An Empirical Analysis of Cellular Phone Users' Convenience Perception and Its Impact on Shopping Intention in Mobile Commerce

An Empirical Analysis of Cellular Phone Users' Convenience Perception and Its Impact on Shopping Intention in Mobile Commerce

Wen-Jang Jih (Middle Tennessee State University, USA)
DOI: 10.4018/978-1-60566-154-4.ch018
OnDemand PDF Download:
$30.00
List Price: $37.50

Abstract

Two mutually reinforcing forces currently are at work to propel an upward spiraling in the business arena. As wireless communication technology continues to advance in providing broadband connection to both static and mobile users, innovative user-centric Web-enabled services also are routinely being experimented to provide an unprecedented level of convenience for online shopping. Although the concept of convenience has been discussed extensively in retailing and consumer behavior literature, there still is a dearth of research that empirically validates the construct in the context of m-commerce. This chapter presents a study that was conducted to examine the effect of convenience on customers’ intention of shopping via their mobile communication devices. Three research hypotheses were formulated to test the claims derived from the literature. Hypothesis 1 states that the customer perception of convenience is significantly related to m-commerce customers’ demographical characteristics. Hypothesis 2 states that m-commerce customers’ convenience perceptions are significantly correlated with product/service features. Hypothesis 3 states that m-commerce customers’ shopping intention is significantly affected by their convenience perception. Primary data collected from college students in Taiwan were analyzed to examine the relationship between perceived convenience and shopping intention. The result shows a significant relationship between the two variables, and a positive effect of convenience perception on shopping intention. The findings have practical implications for m-commerce strategists by providing more understanding of the m-commerce success factors from a consumer behavior point of view.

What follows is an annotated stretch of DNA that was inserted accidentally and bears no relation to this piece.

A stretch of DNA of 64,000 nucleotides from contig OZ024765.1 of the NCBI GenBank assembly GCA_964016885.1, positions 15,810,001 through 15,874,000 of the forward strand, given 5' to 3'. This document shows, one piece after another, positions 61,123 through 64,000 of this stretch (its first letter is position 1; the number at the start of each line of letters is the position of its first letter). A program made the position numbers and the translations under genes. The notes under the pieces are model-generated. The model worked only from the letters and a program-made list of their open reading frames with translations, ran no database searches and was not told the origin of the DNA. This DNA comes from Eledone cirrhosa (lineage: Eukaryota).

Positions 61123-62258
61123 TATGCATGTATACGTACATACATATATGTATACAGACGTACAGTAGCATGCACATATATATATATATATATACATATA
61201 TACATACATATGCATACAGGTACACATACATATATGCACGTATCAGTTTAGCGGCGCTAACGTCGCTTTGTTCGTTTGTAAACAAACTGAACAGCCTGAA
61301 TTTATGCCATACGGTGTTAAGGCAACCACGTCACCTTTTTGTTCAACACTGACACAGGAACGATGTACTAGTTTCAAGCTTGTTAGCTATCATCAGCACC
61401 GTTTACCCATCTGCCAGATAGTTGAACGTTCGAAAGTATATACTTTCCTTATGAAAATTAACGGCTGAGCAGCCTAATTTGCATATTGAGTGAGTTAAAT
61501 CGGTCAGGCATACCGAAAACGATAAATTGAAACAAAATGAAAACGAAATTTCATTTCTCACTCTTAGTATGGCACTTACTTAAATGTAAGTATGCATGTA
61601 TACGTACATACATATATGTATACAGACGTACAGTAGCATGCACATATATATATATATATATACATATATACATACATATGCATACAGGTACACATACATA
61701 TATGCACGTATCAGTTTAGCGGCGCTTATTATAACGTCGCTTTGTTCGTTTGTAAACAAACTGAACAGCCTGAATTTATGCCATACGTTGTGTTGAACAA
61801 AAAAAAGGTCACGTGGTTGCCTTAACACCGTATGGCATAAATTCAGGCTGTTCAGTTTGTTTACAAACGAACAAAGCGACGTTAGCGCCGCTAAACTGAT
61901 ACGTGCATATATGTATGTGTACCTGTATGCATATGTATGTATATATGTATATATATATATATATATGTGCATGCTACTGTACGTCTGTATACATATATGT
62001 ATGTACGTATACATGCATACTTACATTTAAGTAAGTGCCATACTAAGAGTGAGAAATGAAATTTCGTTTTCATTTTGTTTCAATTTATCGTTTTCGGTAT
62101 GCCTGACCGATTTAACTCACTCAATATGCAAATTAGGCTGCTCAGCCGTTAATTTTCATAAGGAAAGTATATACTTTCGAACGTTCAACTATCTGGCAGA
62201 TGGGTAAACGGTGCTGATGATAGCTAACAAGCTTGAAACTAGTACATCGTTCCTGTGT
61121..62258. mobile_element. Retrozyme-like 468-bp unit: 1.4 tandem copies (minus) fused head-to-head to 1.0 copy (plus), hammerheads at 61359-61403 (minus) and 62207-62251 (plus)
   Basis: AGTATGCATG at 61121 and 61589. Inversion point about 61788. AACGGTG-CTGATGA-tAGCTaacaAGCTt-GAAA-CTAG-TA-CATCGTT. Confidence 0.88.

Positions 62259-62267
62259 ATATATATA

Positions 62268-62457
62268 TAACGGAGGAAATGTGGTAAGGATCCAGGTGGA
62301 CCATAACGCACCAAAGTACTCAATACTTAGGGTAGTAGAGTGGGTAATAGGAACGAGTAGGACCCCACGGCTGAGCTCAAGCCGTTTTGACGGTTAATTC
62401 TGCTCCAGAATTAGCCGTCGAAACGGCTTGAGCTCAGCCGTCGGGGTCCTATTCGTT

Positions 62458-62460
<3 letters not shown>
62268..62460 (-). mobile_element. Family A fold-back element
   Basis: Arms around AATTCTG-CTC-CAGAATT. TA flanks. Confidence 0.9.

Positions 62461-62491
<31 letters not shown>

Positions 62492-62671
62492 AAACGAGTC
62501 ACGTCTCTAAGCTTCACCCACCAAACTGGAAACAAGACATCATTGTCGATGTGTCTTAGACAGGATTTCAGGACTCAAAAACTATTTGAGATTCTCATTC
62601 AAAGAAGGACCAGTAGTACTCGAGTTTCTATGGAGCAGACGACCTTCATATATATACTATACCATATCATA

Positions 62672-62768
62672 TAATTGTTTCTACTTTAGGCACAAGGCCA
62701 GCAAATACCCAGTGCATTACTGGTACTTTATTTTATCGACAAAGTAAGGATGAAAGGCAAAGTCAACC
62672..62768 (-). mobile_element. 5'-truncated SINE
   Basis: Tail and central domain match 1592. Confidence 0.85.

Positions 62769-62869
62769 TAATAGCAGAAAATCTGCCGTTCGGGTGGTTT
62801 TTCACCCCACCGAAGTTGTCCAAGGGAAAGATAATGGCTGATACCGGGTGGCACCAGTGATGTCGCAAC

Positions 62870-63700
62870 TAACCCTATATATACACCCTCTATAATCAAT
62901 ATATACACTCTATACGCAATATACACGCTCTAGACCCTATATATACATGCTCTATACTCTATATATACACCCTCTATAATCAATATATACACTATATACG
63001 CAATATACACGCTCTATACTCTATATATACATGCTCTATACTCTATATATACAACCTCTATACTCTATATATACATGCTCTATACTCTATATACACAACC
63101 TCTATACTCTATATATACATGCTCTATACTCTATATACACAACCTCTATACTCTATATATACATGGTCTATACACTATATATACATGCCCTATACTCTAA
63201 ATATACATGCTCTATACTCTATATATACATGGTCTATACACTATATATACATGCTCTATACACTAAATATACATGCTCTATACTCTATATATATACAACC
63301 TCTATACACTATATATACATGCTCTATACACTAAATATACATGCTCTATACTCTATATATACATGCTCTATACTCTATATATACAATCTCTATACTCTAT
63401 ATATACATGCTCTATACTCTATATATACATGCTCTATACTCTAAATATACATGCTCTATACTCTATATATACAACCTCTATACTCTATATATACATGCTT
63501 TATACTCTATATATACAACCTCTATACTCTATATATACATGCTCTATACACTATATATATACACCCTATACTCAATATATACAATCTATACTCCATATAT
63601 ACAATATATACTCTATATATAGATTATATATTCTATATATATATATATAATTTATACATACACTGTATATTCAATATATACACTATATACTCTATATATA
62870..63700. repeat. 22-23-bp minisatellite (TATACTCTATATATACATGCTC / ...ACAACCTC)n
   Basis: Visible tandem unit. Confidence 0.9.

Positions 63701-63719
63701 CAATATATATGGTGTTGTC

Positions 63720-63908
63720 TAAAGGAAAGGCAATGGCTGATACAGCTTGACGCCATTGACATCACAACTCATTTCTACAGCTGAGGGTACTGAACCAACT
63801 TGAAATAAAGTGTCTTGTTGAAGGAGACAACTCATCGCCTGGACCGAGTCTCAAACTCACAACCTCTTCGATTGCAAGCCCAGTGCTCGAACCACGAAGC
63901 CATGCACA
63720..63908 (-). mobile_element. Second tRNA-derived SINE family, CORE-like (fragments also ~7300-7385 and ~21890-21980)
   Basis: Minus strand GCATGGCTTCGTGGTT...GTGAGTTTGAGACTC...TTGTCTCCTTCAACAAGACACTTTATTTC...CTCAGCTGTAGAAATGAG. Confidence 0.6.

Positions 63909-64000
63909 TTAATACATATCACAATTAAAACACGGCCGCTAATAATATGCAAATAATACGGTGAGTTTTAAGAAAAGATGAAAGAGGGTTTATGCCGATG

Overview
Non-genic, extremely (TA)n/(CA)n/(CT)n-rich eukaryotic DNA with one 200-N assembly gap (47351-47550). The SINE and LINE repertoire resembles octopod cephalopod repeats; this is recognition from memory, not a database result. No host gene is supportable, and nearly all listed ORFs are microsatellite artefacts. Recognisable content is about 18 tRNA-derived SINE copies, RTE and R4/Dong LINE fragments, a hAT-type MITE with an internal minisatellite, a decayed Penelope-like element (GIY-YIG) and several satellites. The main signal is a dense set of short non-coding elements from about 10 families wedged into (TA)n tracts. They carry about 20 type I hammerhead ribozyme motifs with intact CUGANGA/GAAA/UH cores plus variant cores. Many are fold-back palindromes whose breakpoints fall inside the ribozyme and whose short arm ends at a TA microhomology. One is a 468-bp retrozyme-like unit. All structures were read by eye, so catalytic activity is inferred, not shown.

Chapter Preview
Top

Introduction

In e-retailing, an upward spiraling propelled by two mutually reinforcing forces is actively taking place to transform business operations and challenge traditional business thinking. These two forces are wireless communication technologies and innovative Web-enabled user-centric services. The marriage of online shopping and wireless communications is speeding up further development of an emerging market for mobile e-commerce, or m-commerce. As the business impact of e-commerce has been witnessed in almost every facet of the business arena, the continual advancement of broadband wireless Internet access capabilities is only adding to the even greater flexibility of the online shopping process for today’s business shoppers (Haskin, 1999). Specifically, Web-enabled wireless devices support shoppers to search for, communicate on, and purchase products and services from any location at any time. These convenient features are generally embraced by today’s busy customers and are helping to make e-commerce grow even further.